- use highly palatable and nutritious grasses and herbs as indicators of pasture condition
- rehabilitate degraded areas through techniques such as:
- reduced grazing pressure
- prescribed burning
- sowing introduced species
- re-introducing native species
- furrowing and water-ponding
- incorporate the following controls into the production system:
- pig control
- rabbit control
- woody weed management (fire, chemical, mechanical and biological)
- subdivisional fencing, according to watering points, landforms, soils and vegetation, as well as livestock type
- bore capping
- drought relief packages
How is the Australian beef industry working with other agricultural industries to overcome some of the challenges faced by this region
Beef produced in this zone typically forms part of mixed pastoral systems with the sheep industry. These industries generally have mixed operations. Historic natural resource management issues that have potential to impact on regional environmental values and beef production include:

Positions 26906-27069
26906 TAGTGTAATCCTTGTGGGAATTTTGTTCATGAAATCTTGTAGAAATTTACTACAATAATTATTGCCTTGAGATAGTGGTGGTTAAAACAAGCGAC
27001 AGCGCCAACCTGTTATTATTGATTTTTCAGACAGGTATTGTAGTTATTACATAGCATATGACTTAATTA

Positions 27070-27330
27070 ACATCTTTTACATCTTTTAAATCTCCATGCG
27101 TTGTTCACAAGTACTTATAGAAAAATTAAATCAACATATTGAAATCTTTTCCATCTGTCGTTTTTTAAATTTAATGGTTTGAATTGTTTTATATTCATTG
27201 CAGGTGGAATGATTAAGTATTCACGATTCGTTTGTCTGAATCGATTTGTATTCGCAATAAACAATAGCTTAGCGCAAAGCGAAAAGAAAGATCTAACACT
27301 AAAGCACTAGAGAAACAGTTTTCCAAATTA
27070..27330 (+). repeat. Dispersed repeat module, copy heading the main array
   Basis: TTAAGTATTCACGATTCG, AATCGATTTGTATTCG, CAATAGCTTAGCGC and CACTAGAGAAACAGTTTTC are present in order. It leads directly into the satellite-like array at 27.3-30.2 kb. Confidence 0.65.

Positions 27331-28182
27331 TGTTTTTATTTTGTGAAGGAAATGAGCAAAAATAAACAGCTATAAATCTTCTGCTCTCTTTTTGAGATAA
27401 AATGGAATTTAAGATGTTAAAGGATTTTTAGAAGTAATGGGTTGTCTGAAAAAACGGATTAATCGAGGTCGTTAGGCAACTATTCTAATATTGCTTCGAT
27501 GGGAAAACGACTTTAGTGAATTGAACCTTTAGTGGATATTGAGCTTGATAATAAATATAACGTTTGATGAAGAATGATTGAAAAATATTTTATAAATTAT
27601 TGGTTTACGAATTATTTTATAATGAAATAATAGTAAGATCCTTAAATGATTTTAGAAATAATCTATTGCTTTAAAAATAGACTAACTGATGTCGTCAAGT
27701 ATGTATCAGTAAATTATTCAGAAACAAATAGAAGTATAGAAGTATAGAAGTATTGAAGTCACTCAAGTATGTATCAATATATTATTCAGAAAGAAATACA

- total grazing pressure from native and introduced species impacting on pasture condition;
- runoff from watering points affecting erosion rates;
- habitat and conservation effects from vegetation clearing;
- dryland salinity.
The resolution of these issues requires ongoing research and development. The beef industry in this zone has involved itself in the planning processes presently proceeding on natural resource management issues such as:
- Water Allocation Management Plan (WAMP) development;
- Salinity Action Plan responses;
- Water Quality Improvement.